- Ruggedly built body is weather-sealed against dust and moisture and feels incredibly solid in the hand
- Hand grip is extremely comfortable to both hold the camera and shoot
- Outstanding manual control dials provide direct access to all major shooting parameters without turning the camera on
- The X-T1 is a responsive camera with quick startup and speedy card writing speeds, along with short shutter lag
- Autofocus is quite good in single shot mode, providing very fast AF in good light and decent speed indoors (though still a step behind some other mirrorless cameras)
- Continuous Autofocus is the best on any mirrorless camera I’ve used, providing accurate predictive AF during 8 frame per second burst shooting
- Simply gorgeous Electronic Viewfinder provides an absolutely huge view with good clarity and extremely low lag.
- Image quality is excellent: outstanding color and dynamic range and very good noise control
- Tilting rear screen is bright and clear and the tilting mechanism is very solidly built
- WiFi implementation is the best yet on a Fuji camera, offering the same image transfer functions but adding very well done remote control capabilities
- Built-in intervalometer provides easy setup and outstanding power management by shutting down between exposures
- Excellent manual focus aids including focus peaking, digital split image and the new Dual View feature that allows you to view the full scene and an enlarged crop simultaneously
- A deep buffer allows nearly 3 full seconds of burst shooting at 8 frames per second in RAW
- Some of the buttons, especially the four-way controller buttons, provide poor tactile feedback and feel mushy to the touch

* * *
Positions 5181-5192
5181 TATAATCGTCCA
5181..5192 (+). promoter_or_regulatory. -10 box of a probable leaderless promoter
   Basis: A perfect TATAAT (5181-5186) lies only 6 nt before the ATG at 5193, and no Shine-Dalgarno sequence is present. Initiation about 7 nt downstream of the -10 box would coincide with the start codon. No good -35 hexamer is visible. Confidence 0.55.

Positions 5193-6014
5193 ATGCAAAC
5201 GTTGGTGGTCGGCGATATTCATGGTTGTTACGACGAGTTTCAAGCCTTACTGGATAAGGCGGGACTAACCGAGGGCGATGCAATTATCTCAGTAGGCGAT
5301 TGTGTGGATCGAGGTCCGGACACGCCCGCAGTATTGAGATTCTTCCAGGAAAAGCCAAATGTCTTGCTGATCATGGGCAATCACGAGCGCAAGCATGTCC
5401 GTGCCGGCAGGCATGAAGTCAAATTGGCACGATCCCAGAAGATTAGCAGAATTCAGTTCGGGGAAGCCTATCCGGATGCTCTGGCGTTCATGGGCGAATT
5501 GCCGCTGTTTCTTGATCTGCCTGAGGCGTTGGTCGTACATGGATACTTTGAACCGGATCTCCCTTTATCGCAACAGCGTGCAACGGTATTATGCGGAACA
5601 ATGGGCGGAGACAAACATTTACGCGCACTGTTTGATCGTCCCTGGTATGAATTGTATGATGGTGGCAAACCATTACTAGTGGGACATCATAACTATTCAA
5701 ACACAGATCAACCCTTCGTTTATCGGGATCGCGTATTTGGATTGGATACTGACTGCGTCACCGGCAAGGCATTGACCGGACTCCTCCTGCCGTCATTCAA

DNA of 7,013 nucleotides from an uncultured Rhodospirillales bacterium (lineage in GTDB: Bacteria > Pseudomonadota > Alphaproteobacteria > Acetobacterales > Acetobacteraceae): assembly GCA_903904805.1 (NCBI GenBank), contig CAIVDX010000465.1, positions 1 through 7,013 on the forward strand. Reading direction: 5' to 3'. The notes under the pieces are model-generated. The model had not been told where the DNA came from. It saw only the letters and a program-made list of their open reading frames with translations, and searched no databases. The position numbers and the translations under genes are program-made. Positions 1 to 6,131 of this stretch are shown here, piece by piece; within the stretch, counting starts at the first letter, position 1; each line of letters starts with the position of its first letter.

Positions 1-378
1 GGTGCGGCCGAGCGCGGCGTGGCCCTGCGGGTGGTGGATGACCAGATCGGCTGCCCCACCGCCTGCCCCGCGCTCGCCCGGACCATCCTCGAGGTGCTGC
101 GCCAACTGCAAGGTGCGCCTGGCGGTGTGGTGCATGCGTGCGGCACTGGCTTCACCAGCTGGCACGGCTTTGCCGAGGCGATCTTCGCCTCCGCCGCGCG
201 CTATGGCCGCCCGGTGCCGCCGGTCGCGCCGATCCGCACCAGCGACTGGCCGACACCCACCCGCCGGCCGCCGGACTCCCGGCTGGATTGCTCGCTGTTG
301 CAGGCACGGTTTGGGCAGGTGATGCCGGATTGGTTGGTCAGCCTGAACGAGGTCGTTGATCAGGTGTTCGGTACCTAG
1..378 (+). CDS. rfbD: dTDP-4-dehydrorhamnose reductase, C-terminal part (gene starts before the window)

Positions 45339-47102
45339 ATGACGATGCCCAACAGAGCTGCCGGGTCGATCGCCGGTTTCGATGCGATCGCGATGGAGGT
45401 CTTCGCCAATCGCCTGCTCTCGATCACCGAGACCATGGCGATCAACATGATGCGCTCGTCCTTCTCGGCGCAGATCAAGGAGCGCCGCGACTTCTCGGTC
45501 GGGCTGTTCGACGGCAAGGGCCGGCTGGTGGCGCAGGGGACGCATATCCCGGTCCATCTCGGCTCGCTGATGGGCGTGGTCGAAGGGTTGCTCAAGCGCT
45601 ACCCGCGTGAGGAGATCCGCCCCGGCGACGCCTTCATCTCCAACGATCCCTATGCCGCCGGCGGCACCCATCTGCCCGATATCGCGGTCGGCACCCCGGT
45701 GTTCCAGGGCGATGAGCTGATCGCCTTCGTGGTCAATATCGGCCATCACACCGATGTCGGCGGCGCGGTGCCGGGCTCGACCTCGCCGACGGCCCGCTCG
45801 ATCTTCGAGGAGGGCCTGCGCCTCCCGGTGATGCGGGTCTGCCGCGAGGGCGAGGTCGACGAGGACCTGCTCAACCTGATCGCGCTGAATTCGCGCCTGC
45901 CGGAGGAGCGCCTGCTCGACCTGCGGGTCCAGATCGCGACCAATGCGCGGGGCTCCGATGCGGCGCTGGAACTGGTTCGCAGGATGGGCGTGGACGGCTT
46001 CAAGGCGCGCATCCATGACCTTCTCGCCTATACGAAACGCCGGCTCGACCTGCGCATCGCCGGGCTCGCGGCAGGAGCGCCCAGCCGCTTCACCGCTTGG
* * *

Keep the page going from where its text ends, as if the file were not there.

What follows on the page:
- The rear command dial is recessed too far and is difficult to turn
- The front and top programmable function buttons are poorly placed. The front button is too easy to activate accidentally and the top button is hard to reach in between the shutter speed and exposure compensation dials
- Bracketing is still limited to a paltry 3 frames one stop apart
- Video mode is severely lacking in control and settings
- Can’t assign certain controls to the programmable function buttons, such as Flash Exposure Compensation
- ISOs above 6400 and below 200 are still only available in JPEG
The X-T1 has received more hype than any other Fujifilm camera release. While it certainly isn’t the end-all-be-all of cameras, it is definitely the most complete camera Fuji has put out, and it deserves to be in the conversation with other similarly well executed cameras such as the Olympus OM-D E-M1. In the past year, Fuji has made incredible strides in bringing the X-Series into maturity, and the X-T1 is really the culmination of those efforts.
It’s not a perfect camera by any means. Some of the dials and buttons are fiddly to operate, and some features are still woefully underpowered, such as auto-exposure bracketing. It also still trails many of its competitors in single shot autofocus speed in many circumstances. Still, the camera gets far more right than it gets wrong.
The X-T1 is an immensely enjoyable camera to shoot with. The grip is comfortable, the major exposure controls are all easily accessed and constantly visible. The EVF is, in my opinion, the best on the market currently (though the one in the Olympus E-M1 is close). Fuji has also made the X-T1 a responsive camera. Everything reacts quickly, write speeds are blazing and all the delays that plagued early X-series cameras are now gone. The X-T1’s continuous autofocus is something for Fuji to be proud of.
Overall, the X-T1 is an excellent camera that competes well with any of the other top-tier mirrorless cameras on the market. It’s a joy to use and provides image quality that is outstanding. While there are still some improvements that can be made, Fuji has created a mature and eminently capable camera with the X-T1. It’s easily the best X-Series camera to date.
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